San Francisco is already home to several stunning Korean fine-dining restaurants, and now Suragan is the latest to join the scene with chef Jongmoon Choi bringing an ancient twist to the genre. Choi is pulling recipes from historical Korean cookbooks and places such as the Sanga Yorok, which dates to 1450 as a record of dishes made and served to the royal family during the Joseon dynasty of Korea, a time period considered to be when Korean cuisine flourished.
It’s a very personal project for Choi, who worked at San Francisco’s Marlena as a sous chef while working on the Suragan concept for the last five years. He learned about Korean royal cuisine at Kyung Hee University in Seoul before attending the Culinary Institute of America in New York. “I thought it would be meaningful and fun to compose a tasting menu based on the concept of ancient recipes,” Choi wrote via email. “The current concept of the restaurant is not to recreate the food from ancient cooking, but to be inspired.”
So the idea isn’t to make food strictly following the texts of Sanga Yorok or the Eumsik Dimibang cookbook from 1670; instead, Choi brings modern elements to those Korean food traditions by incorporating fine dining techniques he learned from a decade of translating cookbooks from El Bulli, Alinea, and French Laundry (to name a few) to learn more about modern cooking techniques and expand his knowledge. “I had no intention of doing Korean food under the name of tradition, which values age and experience,” Choi wrote. “Like El Bulli or Noma, we conceived a concept that solidifies the restaurant’s identity by using ingredients and technology from other countries when necessary.”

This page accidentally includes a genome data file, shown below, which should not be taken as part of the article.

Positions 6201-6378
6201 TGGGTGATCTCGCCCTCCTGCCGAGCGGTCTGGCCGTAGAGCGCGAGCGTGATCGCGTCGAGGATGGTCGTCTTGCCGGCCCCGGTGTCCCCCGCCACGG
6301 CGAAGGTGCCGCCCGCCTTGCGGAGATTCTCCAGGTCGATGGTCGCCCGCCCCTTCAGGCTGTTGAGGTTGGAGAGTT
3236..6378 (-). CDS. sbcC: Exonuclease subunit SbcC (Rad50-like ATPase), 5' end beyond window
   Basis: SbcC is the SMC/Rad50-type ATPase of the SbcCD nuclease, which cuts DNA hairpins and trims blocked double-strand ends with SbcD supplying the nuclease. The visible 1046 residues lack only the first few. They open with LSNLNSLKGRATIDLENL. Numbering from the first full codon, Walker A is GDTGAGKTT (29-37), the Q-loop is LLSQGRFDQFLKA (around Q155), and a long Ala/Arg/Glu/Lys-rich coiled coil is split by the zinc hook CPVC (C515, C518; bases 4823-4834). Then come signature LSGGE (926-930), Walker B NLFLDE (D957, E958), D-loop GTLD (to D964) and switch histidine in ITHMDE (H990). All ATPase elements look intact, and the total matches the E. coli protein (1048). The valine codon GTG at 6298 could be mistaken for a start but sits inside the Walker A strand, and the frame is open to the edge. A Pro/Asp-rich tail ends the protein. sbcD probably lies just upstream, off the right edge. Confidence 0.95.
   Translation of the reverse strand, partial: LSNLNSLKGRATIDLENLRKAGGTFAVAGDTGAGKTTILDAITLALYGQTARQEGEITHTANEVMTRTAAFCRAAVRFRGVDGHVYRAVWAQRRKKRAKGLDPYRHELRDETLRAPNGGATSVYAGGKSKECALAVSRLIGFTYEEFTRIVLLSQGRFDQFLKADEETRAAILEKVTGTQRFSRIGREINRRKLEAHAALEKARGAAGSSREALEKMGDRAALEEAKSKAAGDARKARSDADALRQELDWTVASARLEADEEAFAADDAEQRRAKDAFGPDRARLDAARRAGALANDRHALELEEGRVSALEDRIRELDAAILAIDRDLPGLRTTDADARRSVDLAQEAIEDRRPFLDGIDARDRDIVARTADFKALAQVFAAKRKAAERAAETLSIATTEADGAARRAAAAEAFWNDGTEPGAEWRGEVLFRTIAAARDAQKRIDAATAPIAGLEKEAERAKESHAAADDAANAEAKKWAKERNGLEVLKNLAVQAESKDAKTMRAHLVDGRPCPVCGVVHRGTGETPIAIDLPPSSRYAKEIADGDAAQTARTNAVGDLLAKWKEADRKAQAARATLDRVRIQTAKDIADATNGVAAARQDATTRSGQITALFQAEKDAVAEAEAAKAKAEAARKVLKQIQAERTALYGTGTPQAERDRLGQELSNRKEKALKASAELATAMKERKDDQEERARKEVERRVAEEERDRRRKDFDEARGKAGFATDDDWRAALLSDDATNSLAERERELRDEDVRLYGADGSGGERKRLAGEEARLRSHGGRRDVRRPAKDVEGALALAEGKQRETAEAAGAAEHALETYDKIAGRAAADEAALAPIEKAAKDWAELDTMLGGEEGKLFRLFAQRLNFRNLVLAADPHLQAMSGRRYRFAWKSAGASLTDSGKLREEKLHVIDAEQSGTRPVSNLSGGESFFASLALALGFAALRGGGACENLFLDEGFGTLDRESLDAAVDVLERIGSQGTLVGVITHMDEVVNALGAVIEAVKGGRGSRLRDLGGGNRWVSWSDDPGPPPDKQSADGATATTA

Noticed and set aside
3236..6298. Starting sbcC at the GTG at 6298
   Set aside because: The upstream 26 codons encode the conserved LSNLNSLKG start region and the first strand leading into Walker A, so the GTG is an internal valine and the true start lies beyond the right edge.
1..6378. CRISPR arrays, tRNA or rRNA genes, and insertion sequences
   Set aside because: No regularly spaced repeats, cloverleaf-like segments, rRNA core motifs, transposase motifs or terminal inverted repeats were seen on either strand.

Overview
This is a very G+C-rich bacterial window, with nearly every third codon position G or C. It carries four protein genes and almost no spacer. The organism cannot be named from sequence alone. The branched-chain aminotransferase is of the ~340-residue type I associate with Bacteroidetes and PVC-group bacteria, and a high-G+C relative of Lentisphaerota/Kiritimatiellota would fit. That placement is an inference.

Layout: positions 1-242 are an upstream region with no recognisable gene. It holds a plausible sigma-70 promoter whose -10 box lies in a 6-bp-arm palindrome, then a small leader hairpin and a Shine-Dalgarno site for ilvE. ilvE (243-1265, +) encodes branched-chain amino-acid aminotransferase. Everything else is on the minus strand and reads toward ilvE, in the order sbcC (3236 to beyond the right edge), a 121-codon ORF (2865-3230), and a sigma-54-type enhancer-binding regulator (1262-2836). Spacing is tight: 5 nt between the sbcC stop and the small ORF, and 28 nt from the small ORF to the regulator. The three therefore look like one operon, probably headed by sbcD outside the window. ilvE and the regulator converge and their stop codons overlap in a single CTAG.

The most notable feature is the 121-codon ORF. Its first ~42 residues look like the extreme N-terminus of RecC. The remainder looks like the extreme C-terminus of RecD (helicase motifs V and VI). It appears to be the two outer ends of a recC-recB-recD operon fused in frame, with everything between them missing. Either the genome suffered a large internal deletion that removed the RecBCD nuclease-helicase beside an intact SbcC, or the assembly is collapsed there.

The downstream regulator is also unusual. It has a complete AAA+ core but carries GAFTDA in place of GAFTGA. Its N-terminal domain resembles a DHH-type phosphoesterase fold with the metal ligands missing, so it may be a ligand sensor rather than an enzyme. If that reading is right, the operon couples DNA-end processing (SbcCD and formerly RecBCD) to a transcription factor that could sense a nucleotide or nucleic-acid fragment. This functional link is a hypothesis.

At Suragan, expect a 12-course tasting menu for $135 per person. For the current menu, diners may taste beetroot kimchi and gim bugak, or seaweed sheets fried until crisp; an egg noodle dish with turnip kimchi; a “cod skin broth” with poached black cod, broth, and a bellflower root foam; or a 48-hour braised beef short rib with ssamjang made from walnuts. The menu will shift every three months to cover different historical cooking texts through the 1700s. The drink menu will consist of “wines from all around the world,” as well as specialty Korean teas and sool, or craft alcoholic beverages from Korea, Suragan’s general manager Tony Lee, shares.
Suragan first debuted as a pop-up last spring inside Sushi Sato, as Tablehopper first reported, before landing in its new permanent location at 250 Hyde Street in the Tenderloin. The name Suragan has become a common one for casual restaurants in Korea, Choi shares, but it is one that he’s trying to reclaim. “Suragan was probably the most advanced modern kitchen in the Joseon Dynasty, and the king of the Joseon Dynasty was the first person to experience new food,” he explains. Now, Bay Area locals can try those same traditions again.